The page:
Gabyone Auckland region

    #1657710
    drlivingstone
    Member
    Member since: October 22, 2006
    Topics: 136
    Replies: 34930
    drlivingstone

    Interested to see how a changed seating system could work and  a more co-operative approach too.I see The PM was proposing yesterday in Rotorua  a reset for Crown -iwi relations speaking at Rotoruas Te Papaiouru Marae in fromt of Labours  13 strong Maori caucus and an audience of local iwi,hapu, kaumatua and assorted dignateries for the launch of  Waiariki M.Ps Tamati Coffeys “Kaumatua council advisory body.Jacinda Ardern paid tribute to the work of the former M.P. Te Ureroa Flavell  for the tireess work he did for his community.

    Dr.Livingstone
    Peoples Republic Of Christchurch

    #1657806
    drlivingstone
    Member
    Member since: October 22, 2006
    Topics: 136
    Replies: 34930
    drlivingstone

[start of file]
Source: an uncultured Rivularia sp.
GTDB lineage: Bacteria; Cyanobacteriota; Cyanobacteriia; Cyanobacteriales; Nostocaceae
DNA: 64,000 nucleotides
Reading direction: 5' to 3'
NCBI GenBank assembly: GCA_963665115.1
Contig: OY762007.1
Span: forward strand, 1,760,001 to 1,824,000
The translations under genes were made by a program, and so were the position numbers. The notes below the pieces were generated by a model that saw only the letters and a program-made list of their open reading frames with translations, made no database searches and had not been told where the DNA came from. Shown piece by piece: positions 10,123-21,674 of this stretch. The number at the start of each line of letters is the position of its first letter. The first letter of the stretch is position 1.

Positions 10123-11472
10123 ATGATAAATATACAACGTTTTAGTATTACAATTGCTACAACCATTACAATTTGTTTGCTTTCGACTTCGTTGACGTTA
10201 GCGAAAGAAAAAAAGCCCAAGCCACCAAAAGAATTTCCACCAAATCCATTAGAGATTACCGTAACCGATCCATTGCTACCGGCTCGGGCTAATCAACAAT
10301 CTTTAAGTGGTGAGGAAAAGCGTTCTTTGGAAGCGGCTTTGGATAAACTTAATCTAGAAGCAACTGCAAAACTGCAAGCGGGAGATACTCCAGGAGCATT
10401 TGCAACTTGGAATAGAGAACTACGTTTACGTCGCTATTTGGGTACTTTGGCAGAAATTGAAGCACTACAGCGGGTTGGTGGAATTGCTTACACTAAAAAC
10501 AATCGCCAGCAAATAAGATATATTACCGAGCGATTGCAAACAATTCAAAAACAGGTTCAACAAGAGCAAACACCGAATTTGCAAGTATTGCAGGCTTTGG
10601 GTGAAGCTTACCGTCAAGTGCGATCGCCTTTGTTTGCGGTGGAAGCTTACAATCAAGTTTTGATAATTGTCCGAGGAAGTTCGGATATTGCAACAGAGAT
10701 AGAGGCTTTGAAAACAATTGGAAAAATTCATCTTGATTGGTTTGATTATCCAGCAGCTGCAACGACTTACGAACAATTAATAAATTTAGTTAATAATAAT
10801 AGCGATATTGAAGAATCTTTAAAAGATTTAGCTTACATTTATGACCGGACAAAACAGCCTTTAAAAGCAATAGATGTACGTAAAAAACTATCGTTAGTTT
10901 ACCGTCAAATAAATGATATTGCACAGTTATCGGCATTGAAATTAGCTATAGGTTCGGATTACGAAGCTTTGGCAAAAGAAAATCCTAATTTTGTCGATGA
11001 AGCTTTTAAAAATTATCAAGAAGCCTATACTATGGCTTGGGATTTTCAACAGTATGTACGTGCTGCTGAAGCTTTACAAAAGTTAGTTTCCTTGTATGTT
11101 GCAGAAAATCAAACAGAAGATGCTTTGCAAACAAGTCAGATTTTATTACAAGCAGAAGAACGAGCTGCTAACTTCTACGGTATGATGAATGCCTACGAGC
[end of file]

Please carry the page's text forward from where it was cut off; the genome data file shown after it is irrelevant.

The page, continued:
The briefing papers to Ministers certainly showing up The  former National Governments shortcomings and none more so than the 25 page Human Rights Commission briefing to Minister of Justice Andrew Little.In New Zealand there is  no central system for collating details about crimes motivated by hate which makes it difficult to establish the scale and extent of these crimes and how to deal  with the issue The report says  unless these events  are captured and analysed the day to day  victimisation experienced by people because of their ethnicity is largely invisible.New Zealand continues to rank very poorlyinternationally when it comes to bullying in schools and initiatives over last five years  have not improved these figures.Immediate investment is required in evidence-based targetted bullying prevention And closer to home for me is secondary stressors relating to unresolved insurance claims,faulty repairs and land compensation on the mental health and well being of people in Canterbury.CDHBoard figures show demand for child and youth  mental health has risen  73 percent  since the earthquakes.And then this little beauty the prevalenceof  substandard  housing  conditions  in New Zealand  has developed as a  major human rights  issue with multiple  effects on health  and wellbeing.